The Infiniti Q60S likely looks familiar and it should. It has been on sale for many years as the Infiniti G37. Nissan’s luxury brand re-named all of its cars this year starting with the letter Q for cars and QX for SUV’s.

Like many of its direct competitors such as Lexus or BMW, the Q60S Convertible comes with a power clam-shell hard top that folds down at the push of a button in about 30 seconds. Watching the symphony of moving parts is always a drama of modern technology.

Styling for the 2014 Q60S remains virtually identical to the 2013 G37. Choosing the manual transmission S model gives you a unique front fascia, larger 19” alloy wheels and 14” front sport brakes.

The look is simple and uncluttered in a way that still speaks well to Infiniti’s brand DNA. With the top up or down the Q60S Convertible is well proportioned. It has LED tail lamps at he rear and Bi-Xenon headlights up front. And of course out back you get those big speakers known as the exhaust tips.


The interior of the Q60s gets a unique sport treatment with genuine brushed aluminum trims and special power sport seats with more adjustability than the standard convertible. Pedals get aluminum trim as well as the rockers.

Ours had a rather posh looking high contrasting light gray leather trim which was almost white. It laid well against the black panels and aluminum trim, and complimented the pearlescent Moonlight White paint.

The seats have some of the Bose stereo system’s 13 speakers in their head rests. They do a great job of transmitting a top notch sound stream straight to your ears with the top down. Acoustics top up are just as good too.

With the top down there was a bit more wind noise and buffeting than we expected in this luxury car segment. We just test drove the Lexus IS-350 Convertible last summer which exhibited much less noise and wind buffeting on the highway.

The cockpit however is well laid out with only the push down and pull to the rear reverse cog of the manual shifter being a bit awkward. Overall the interior is still very well done despite being a design that is getting a bit old. In fact it still has an ashtray in the center console.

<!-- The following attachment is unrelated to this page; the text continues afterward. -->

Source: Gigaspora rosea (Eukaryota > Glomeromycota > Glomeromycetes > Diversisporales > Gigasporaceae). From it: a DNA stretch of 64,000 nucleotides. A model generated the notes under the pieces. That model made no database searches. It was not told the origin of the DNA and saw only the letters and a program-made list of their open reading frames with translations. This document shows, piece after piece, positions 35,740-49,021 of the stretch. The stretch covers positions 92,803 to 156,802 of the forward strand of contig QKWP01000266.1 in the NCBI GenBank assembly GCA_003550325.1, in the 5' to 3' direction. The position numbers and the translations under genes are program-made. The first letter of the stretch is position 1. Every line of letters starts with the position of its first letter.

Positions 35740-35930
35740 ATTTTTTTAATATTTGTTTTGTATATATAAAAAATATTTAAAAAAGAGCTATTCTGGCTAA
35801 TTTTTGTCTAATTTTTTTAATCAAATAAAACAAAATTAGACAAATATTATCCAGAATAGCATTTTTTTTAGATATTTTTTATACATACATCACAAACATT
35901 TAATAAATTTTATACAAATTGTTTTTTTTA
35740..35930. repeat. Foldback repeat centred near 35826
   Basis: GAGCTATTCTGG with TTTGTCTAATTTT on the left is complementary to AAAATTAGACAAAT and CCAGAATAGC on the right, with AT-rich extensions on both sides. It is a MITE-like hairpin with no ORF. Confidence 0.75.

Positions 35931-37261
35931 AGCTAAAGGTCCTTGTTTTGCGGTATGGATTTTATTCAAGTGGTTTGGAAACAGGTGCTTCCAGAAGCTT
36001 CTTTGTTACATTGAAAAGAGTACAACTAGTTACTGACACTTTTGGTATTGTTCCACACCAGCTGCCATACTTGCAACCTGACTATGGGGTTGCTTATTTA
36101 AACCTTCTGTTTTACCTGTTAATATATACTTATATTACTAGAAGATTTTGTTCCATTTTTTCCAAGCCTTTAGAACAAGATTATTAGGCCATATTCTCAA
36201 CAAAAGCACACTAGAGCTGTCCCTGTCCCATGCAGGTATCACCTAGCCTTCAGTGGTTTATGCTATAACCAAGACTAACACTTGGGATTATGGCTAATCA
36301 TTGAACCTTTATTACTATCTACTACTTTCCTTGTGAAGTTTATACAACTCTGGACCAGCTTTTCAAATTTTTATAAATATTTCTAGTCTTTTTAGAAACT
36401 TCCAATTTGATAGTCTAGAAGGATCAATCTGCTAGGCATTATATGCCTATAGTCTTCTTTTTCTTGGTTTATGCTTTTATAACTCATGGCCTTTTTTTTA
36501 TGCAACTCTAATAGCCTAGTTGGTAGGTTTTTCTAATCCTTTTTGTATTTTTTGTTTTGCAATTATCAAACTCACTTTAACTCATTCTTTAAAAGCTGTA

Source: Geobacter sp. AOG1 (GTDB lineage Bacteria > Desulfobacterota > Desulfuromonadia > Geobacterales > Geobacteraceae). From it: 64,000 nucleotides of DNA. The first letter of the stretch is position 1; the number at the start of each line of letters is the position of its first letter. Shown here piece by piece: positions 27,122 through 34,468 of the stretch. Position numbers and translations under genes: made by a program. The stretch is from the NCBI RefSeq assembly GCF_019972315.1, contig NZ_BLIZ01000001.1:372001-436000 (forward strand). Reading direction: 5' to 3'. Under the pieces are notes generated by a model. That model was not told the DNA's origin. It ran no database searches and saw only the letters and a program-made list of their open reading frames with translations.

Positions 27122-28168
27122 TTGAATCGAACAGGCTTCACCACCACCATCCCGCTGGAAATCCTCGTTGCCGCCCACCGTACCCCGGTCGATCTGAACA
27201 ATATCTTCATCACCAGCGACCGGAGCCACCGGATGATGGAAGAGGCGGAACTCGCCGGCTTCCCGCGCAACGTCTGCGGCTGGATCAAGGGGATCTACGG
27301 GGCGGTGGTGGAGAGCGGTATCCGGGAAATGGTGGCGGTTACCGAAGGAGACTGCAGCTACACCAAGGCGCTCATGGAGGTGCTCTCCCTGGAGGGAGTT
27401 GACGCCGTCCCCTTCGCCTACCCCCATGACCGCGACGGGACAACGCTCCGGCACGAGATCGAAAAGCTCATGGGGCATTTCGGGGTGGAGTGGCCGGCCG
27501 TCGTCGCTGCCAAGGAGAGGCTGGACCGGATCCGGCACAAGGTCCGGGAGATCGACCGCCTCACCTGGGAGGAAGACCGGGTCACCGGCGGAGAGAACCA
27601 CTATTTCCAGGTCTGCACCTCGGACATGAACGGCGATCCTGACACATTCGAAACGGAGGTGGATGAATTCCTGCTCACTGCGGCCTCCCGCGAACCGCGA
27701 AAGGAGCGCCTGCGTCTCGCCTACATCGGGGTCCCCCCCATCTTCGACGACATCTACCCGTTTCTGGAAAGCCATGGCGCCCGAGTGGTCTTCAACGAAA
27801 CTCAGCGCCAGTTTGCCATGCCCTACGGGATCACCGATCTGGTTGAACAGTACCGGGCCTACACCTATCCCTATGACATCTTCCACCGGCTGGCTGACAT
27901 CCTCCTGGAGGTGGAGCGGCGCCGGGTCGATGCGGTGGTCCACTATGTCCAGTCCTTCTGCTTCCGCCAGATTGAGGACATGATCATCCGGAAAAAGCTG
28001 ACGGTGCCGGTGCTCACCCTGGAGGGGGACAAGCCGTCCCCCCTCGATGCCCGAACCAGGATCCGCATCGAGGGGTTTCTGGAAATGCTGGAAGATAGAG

The center stack and touch screen controls are a good balance of function and tech. There are still redundant knobs and buttons for HVAC and audio controls so you aren’t forced to use the touch screen menus while on the road.

And on the road, the Q60S is all sport. Those large exhaust tips emit a raspy boy-racer exhaust note that will wake up the neighbors at five in the morning even at a slow crawl. Stand on it in the mountains and you get a song worth cranking up over and over again. It’s just music to the ears.

Its 3.7 liter V6 has been in the Infiniti stable for some time and offers up 325 horsepower. It can accelerate strong when you wind it out, but with only 267 lb-ft of torque it really needs to rev to move this rather heavy 4150 lb car.

The drivetrain proved to be a bit noisy. The transmission synchros whine and gear noise is ever present in the cabin top or or down. We even got a good dose of differential whine, all of which seemed somewhat out of place in this price range.

Despite its less than refined drive-line, the chassis is very well sorted. Even with the roof missing from its structure, the chassis is very tight and cornering grip is impressive. The faster ratio sport steering felt good on the mountain roads and the suspension tuning is as sharp and precise as you can ask for.

The EPA rates the Infiniti Q60S at 16 mpg city and 24 mpg highway. We averaged about 18 mpg combined in our week which is to be expected with a car this heavy and sport oriented. If you opt for the automatic model, you actually see an increase of about 2 mpg.